For example, consider a "commenting" feature of a social network, with the requirement that you can't delete comments after they've been posted. If you expose the List<Comment> as a property, it's easy for clients of your class to call the list's Remove method without realising they weren't supposed to.

If, instead, you use a Comments class with a private List<Comment> and no Remove method, it's now impossible to break the invariant.

You also end up with a richer domain model, which is better equipped to deal with new features. (A collection of domain objects is often a new domain concept that your model is missing.) Imagine that the requirement's changed and now it's possible to delete comments, but the deletion has to be recorded in an audit trail. It's easy to implement this behaviour in a new Delete method on your Comments class - it would have been much more complicated to override the pre-existing Remove method on the List.

0

I think you are right.

I have developed several custom collections in diferent programming languages, and, sometimes, I applied the pattern. I also check that other developers also applied.

It seems that it depends on what the developer wants to achieve, sometimes, the collection is access directly, sometimes, using the pattern.

Visual controls with several items like "Treeview", "Listview", "Gridview" use a lot of this technique.

0

You said,

What I'm trying to do, is not expose the collection - because I don't want the client code to break when the collection changes say from a List to a Set.

I have concerns about that requirement -- whether perceived or real.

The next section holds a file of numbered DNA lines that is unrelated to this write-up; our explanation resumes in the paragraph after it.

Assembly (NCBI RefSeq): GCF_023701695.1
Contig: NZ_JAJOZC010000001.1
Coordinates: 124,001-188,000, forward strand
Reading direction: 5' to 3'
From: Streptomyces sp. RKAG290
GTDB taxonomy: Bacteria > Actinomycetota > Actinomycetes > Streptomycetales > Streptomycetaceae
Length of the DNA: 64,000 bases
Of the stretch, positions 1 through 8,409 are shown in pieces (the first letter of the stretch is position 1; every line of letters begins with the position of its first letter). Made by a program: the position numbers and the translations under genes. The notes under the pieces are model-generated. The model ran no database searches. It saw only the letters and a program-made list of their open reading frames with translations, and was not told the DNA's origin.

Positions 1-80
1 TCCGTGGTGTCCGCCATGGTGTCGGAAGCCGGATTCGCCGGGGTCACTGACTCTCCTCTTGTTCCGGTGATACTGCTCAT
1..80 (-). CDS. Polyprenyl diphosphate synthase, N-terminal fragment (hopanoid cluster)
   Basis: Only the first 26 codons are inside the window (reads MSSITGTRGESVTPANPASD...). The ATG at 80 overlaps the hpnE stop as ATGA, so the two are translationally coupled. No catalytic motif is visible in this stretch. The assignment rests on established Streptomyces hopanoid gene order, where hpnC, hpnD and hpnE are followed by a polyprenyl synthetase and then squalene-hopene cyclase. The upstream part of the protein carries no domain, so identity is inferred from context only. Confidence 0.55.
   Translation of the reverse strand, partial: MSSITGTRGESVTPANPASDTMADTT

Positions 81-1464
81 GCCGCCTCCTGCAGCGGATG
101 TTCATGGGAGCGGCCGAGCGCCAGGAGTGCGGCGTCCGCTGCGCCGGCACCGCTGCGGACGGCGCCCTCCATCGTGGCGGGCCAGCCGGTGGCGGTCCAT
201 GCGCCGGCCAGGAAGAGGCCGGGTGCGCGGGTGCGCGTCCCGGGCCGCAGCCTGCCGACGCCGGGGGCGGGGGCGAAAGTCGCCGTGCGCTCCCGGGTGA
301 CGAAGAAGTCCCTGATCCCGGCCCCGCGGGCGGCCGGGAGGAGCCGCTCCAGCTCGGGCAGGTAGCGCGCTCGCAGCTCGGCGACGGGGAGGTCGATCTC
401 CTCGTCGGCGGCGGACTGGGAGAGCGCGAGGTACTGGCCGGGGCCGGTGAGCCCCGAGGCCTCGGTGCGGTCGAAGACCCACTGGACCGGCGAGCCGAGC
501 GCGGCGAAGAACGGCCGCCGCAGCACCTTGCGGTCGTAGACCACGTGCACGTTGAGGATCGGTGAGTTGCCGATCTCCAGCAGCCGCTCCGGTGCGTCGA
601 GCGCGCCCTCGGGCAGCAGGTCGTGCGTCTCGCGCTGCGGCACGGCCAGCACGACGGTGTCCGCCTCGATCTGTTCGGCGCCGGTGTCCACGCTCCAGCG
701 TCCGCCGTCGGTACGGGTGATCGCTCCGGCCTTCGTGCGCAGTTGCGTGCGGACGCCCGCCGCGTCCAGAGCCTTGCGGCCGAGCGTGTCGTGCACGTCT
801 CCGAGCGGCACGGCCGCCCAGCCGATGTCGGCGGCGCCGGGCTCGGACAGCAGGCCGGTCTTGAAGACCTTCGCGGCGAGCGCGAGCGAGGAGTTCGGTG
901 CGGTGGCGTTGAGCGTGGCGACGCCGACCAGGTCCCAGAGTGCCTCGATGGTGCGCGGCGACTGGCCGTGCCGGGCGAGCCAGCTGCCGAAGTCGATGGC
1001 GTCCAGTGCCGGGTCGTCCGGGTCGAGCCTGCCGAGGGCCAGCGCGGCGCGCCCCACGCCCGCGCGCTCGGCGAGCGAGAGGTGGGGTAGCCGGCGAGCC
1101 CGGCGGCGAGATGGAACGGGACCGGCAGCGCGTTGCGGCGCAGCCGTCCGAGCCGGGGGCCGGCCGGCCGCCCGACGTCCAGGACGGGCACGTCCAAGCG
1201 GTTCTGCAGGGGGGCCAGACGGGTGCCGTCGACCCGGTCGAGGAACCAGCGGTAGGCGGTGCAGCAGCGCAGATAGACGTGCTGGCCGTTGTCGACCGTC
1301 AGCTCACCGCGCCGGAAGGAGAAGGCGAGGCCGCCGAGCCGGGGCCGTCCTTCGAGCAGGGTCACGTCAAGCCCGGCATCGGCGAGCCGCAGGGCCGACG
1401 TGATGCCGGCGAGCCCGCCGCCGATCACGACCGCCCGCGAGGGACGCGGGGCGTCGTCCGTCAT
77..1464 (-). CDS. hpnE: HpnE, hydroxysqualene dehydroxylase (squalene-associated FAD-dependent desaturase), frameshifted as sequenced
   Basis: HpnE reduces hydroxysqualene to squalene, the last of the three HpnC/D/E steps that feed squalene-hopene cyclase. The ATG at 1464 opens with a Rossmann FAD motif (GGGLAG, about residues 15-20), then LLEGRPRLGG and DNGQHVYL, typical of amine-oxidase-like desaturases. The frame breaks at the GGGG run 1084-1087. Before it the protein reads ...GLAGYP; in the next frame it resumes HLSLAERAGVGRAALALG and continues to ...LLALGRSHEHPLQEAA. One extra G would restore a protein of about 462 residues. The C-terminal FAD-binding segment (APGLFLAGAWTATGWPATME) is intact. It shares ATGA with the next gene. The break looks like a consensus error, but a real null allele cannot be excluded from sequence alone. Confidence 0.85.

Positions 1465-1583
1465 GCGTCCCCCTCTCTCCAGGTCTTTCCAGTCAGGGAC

The abstractions represented by those standard containers are so distinct and different, I find it hard that you will be able to substitute one for another in your interface. If SomeClass provides an interface that is more appropriate for a Set, you have to honor that interface regardless of how you implement the Set. The same logic applies for List too. In that sense, you don't have to expose ContainerWrapper or Container at all. They are implementation details of SomeClass. You could use pimpl pattern to completely hide the container.

Perhaps SomeClass is a container of objects with additional meaning.

For example, in a CAD program, an Assembly consists of sub-components that can be Parts or sub-Assemblies. However, that is not sufficient to capture the relationship between an Assembly and one of its sub-components. The location and orientation of the sub-component in the Assembly is the key piece of data that makes this particular container-contained relationship work. For this case, whether you store the collection of Pair<sub-component, transform> as a List or a Set is of very little importance in the interface of Assembly. You need to be able to query the Assembly for its sub-components and given a sub-component, you need to be able to query the Assembly for the transform of the sub-component in the Assembly.

Another example: A Canvas and its contained objects in a 2D painting program or an SVG program. Here again, the container-contained relationship has to be created using the 2D position of the contained objects plus a depth to in order to arrange them in layers. Here also, you can use a Set or a List to hold the contained objects.

In conclusion, I am asking you to dig deeper to determine the kind of relationship SomeClass has with its contained objects. Is it a matter of simple containment or is there more to the relationship? If there is more to the relationship, how would you expose the relationship that is divorced from a List or a Set.

In both the examples I presented, a List makes more sense to me. I can't say what makes more sense for SomeClass.